1. In the Control dialog box, select a control; for example, you can select Microsoft Forms 2.0 CommandButton.

Control dialog box

Control dialog box

  1. Click OK to insert the control on the drawing page.
  1. Move and size the control as needed.

A selected control

A selected control

  1. Edit the control and set its properties as needed.

A control activated for in-place editing

A control activated for in-place editing

After you insert a control in a drawing, you can work with it in the same way as with a Visio shape. For example, you can cut or copy and paste the control, duplicate it with CTRL+drag, or make it into a master by dragging it to a stencil.

Tips for control developers

The first time you insert a control into a Visio drawing, VBA creates a "merged type library" for the control and stores it in your Temp folder in a file with an .exd file name extension. If you subsequently modify the control, delete the EXD file before attempting to insert the control again. If you receive an error message when you insert a control after modifying it, you can delete the cached EXD file to correct the problem.

If your control supports the IClassFactory2 interface, Visio uses that interface when attempting to insert a new instance of that control. Therefore, the insertion succeeds only on systems in which the control is properly licensed. If your control does not support IClassFactory2, Visio uses the IClassFactory interface to instantiate the control, and licensing is not a consideration.

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Setting the Tabbing Order of Controls

When Microsoft Visio is in run mode, pressing the TAB key moves the focus from one control to another on the drawing page. If you add more than one control to a drawing, you'll want the focus to move in a logical order.

The tabbing order of controls corresponds to the stacking order of the controls on the drawing page, starting with the backmost control. Initially, this is the order in which you inserted the controls in the drawing, with the most recently inserted control at the front.

To change the stacking order of controls relative to each other, use the following commands from the Order submenu on the Shape menu:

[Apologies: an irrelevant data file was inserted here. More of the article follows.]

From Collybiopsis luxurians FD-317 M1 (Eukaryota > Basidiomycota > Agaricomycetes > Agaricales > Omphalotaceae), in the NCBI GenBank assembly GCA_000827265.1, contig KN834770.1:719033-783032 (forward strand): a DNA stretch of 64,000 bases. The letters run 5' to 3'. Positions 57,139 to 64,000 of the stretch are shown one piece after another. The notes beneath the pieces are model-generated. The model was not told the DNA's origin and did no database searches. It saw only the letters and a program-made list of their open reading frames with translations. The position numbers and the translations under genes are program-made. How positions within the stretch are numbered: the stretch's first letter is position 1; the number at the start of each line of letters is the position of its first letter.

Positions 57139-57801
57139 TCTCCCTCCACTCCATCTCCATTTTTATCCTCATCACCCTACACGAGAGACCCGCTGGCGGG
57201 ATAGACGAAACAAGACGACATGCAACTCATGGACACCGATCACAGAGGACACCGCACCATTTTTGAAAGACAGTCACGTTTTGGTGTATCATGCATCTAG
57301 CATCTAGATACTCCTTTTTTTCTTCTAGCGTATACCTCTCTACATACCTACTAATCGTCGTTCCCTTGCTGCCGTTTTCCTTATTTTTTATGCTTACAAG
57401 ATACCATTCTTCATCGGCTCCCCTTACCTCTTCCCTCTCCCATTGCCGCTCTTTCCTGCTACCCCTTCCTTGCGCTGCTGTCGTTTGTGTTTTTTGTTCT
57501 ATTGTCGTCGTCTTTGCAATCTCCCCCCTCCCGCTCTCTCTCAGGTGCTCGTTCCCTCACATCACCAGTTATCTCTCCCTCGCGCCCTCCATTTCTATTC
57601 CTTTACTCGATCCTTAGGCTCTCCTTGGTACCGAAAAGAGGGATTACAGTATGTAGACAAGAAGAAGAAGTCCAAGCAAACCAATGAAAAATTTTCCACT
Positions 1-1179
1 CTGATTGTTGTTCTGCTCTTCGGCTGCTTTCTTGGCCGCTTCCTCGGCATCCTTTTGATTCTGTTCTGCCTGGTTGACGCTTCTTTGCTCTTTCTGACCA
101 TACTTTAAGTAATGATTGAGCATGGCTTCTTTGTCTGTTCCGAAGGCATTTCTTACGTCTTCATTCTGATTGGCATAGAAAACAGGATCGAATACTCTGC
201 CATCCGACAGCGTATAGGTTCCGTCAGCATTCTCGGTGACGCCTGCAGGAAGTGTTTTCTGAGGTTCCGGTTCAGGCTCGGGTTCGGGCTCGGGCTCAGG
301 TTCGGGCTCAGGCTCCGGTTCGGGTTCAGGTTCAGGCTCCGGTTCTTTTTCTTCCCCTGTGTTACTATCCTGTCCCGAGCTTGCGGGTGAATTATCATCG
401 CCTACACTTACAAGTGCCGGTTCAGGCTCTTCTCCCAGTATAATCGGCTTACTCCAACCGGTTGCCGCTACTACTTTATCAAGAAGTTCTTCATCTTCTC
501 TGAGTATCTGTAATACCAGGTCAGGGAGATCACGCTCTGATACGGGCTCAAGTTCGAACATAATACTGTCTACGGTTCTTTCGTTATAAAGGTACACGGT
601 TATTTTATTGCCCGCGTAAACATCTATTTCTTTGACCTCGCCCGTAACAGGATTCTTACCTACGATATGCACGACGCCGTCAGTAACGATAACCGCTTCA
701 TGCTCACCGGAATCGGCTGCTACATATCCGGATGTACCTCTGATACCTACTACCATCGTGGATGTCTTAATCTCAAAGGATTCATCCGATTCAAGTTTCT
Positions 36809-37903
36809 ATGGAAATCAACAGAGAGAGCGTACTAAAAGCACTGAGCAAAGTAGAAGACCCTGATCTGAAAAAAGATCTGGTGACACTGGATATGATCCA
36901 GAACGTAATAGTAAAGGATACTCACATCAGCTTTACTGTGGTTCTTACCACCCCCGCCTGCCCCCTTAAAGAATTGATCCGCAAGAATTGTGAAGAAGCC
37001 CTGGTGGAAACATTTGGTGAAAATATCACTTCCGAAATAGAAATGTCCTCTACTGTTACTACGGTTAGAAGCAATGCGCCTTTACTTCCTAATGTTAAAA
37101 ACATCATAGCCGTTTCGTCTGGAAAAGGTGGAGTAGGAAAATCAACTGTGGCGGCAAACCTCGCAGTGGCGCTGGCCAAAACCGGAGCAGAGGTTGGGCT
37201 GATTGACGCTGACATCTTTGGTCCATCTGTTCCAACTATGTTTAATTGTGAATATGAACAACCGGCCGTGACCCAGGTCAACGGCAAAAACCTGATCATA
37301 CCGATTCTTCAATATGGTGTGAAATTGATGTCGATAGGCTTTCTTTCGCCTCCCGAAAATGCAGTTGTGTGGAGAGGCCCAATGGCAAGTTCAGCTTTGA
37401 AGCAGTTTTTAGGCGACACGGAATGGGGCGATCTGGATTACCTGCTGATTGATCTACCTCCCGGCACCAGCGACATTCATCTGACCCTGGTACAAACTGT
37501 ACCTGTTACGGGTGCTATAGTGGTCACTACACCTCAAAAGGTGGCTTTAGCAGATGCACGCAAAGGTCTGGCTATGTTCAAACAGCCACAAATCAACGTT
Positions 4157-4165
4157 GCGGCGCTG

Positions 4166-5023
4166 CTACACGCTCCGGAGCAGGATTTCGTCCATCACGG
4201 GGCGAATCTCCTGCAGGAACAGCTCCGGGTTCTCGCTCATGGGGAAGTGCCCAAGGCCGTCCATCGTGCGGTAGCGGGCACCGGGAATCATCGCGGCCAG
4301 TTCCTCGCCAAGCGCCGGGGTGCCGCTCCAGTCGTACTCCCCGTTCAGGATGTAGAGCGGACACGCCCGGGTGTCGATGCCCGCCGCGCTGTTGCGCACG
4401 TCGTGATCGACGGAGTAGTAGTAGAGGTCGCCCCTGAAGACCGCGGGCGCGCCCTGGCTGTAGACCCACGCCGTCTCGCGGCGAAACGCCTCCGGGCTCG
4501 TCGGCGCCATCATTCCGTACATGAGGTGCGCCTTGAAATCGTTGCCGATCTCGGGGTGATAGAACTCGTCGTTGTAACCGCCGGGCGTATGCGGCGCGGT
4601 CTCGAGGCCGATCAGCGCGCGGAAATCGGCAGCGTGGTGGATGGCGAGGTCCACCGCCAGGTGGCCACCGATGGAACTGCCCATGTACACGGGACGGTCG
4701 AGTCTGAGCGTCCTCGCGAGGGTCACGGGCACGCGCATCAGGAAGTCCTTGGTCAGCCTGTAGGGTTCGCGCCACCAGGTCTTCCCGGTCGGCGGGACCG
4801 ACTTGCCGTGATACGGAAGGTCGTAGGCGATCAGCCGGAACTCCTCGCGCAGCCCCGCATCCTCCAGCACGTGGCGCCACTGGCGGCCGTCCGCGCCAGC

• Bring to Front
  • Send to Back
  • Bring Forward
  • Send Backward

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Using the Visio Ambient Properties in Controls

If you're developing ActiveX controls for use in Microsoft Visio, you can take advantage of the ambient properties that Visio defines. A control uses an application's ambient properties to maintain a consistent appearance with other controls in a document. For example, the BackColor property specifies the color of a control's interior.

To list the ambient properties defined by Microsoft Visio

  • In the Visual Basic Editor window, right-click the Object Browser, click Show Hidden Members on the shortcut menu, and then select IVAmbients in the Classes list.

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Printing a Drawing Without its Controls

If you want the user to be able to print a drawing but not its controls, do one of the following:

  • Select the controls, click Behavior on the Format menu, and under Miscellaneous select Non-printing shape.
  • Assign all of the controls to the same layer and make that layer nonprinting.

For details about layers, see http://msdn.microsoft.com/en-us/library/office/aa217380(v=office.10).aspx Chapter 11, Arranging Shapes in Drawings.

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Protecting Controls from Changes

When you distribute a solution that contains controls, you might want users to have the ability to edit the shapes in the drawing but not the controls. You can protect controls from user changes, even in design mode, by locking the shapes and protecting the document.

To protect controls from changes

  1. Select the controls on the drawing.
  1. On the Format menu, click Protection, and then select From selection.
  1. On the View menu, click Drawing Explorer Window.
  1. In the Drawing Explorer, right-click the document, click Protect Document on the shortcut menu, and then select Shapes.
  1. Define a password in the Protect Document dialog box for added security.